Don’t buy counterfeit and pirated goods, even if they are widely available. Not only are the bootlegs illegal to bring back into the United States, you may be breaking local law too.
VICTIMS OF CRIME: If you or someone you know becomes the victim of a crime abroad, you should contact the local police and the nearest U.S. embassy or consulate (see the Department of State’s list of embassies and consulates ). We can:
For more information about assistance for victims of crime in Lithuania, please visit the Embassy’s website. The local equivalent to the 911 emergency number in Lithuania is 112.
Please see our information on victims of crime, including possible victim compensation programs in the United States.
CRIMINAL PENALTIES: While you are traveling in Lithuania, you are subject to its laws even if you are a U.S. citizen. Foreign laws and legal systems can be vastly different than our own, and criminal penalties vary from country to country. There are also some things that might be legal in Lithuania, but still illegal in the United States; for instance, you can be prosecuted under U.S. law if you buy pirated goods. Engaging in sexual conduct with children or using or disseminating child pornography in a foreign country is a crime prosecutable in the United States. If you break local laws in Lithuania, your U.S. passport won’t help you avoid arrest or prosecution. It’s very important to know what’s legal and what’s not.
If you break Lithuanian laws, even unknowingly, you may be expelled, arrested, or imprisoned. Penalties for possession, use, or trafficking in illegal drugs in Lithuania are severe, and convicted offenders can expect long jail sentences and heavy fines. For more information about arrest procedures in Lithuania please visit the Embassy’s website. While most authorities will automatically notify the U.S. Embassy if a U.S. citizen is detained or arrested, this might not always be the case. To ensure that the United States is aware of your circumstances, request that the police and prison officials notify the Embassy as soon as you are arrested or detained.
SPECIAL CIRCUMSTANCES: Lithuanian customs authorities may enforce strict regulations concerning the temporary importation into or export from Lithuania of items such as firearms and antiquities.
Telephone connections are generally good. U.S. 1-800 numbers can be accessed from Lithuania but not on a toll-free basis; the international long distance rate per minute will be charged. Local Internet cafes offer computer access. ATMs are widely available. Most hotels and other businesses accept major credit cards.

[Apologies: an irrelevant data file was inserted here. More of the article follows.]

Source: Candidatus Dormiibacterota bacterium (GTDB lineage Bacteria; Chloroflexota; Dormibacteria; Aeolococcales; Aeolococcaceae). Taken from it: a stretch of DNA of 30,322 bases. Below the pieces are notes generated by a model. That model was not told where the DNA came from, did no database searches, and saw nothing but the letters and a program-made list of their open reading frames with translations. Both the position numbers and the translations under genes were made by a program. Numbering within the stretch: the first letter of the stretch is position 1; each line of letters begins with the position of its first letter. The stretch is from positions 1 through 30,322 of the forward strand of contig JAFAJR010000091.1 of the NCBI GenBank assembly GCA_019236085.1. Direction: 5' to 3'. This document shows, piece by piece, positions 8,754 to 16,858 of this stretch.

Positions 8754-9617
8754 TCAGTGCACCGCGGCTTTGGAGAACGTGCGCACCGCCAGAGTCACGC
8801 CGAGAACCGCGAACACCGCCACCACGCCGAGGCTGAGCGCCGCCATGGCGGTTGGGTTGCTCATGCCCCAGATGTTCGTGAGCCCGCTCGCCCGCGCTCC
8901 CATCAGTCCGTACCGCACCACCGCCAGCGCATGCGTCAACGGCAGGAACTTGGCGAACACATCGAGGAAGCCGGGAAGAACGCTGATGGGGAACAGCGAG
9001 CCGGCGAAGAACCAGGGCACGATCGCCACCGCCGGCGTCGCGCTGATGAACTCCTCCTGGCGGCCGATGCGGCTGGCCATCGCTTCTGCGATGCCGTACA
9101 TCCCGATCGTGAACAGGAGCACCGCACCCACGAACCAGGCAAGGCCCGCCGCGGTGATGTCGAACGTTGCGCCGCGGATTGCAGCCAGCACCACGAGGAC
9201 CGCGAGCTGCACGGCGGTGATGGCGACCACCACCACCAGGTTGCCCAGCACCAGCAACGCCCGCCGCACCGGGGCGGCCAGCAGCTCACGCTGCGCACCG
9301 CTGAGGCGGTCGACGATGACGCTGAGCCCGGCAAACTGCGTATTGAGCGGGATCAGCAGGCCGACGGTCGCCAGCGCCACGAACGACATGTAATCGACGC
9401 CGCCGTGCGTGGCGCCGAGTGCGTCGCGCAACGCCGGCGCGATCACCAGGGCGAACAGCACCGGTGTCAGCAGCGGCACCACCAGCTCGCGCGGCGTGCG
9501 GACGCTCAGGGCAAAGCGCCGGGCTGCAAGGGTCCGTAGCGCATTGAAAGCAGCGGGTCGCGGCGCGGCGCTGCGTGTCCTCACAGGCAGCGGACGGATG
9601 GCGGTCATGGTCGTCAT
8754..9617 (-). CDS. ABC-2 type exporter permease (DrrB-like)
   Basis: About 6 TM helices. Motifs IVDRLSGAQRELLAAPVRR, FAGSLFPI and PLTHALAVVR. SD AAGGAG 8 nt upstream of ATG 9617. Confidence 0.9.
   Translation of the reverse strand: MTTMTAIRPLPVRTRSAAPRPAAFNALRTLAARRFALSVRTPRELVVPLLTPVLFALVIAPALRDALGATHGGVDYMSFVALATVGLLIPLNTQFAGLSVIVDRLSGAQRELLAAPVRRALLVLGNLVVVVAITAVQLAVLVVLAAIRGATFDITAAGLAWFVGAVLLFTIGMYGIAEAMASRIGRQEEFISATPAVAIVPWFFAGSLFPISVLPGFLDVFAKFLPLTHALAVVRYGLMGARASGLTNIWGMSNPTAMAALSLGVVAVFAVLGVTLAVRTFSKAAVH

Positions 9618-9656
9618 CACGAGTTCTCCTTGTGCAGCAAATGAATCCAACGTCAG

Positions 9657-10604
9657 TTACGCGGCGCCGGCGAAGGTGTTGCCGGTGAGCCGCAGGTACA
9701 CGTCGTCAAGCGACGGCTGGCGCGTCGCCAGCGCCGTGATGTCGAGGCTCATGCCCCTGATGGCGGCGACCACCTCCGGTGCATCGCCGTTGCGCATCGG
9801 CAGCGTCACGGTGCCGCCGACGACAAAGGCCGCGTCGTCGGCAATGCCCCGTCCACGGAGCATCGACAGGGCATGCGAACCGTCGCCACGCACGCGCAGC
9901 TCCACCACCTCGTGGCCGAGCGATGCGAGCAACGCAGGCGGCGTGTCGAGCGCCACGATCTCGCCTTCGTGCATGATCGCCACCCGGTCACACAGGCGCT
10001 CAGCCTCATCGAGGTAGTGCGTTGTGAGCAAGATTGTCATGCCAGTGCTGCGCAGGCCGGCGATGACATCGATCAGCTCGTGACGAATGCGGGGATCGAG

If you are a women traveling abroad, please review our travel tips on the Women Travelers page on Travel.State.gov.
LBGT Rights: The LGBT community is protected by anti-discrimination laws, and there are no legal or governmental impediments to the organization of LGBT events. Members of the LGBT community have experienced verbal and sometimes physical harassment.
For further information on Lesbian, Gay, Bisexual and Transgender (LGBT) travel, please read our Information for LGBT Travelers page.
Accessibility: While in Lithuania, individuals with disabilities may find accessibility and accommodation very different from what is found in the United States. Lithuania’sLaw on Equal Treatment prohibits discrimination against persons with disabilities, although it does not specify what kind of disabilities. It mandates access to buildings for persons with disabilities;however, according to 2010 data from the Department of Statistics, only 40.1 percent of housing was accessible.
MEDICAL FACILITIES AND HEALTH INFORMATION: Medical care in Lithuania has improved, but medical facilities do not always meet Western standards. There are a few private clinics with medical supplies and services that nearly equal Western European or U.S. standards. Most medical supplies are now widely available, including disposable needles, anesthetics, antibiotics, and other pharmaceuticals; however, hospitals and clinics still suffer from a lack of equipment and resources. Lithuania has highly trained medical professionals, some of whom speak English, but their availability is decreasing as they leave for employment opportunities abroad. Depending on a patient’s condition, an appointment with a specialist may not be available for several weeks. Western-quality dental care can be obtained in major cities. Elderly travelers who require medical care may face difficulties. Most pharmaceuticals sold in Lithuania are from Europe; travelers will not necessarily find the same brands that they use in the United States. Serious medical problems requiring hospitalization and/or medical evacuation can cost thousands of dollars or more. Doctors and hospitals often expect immediate cash payment for health services, particularly if immigration status in Lithuania is unclear.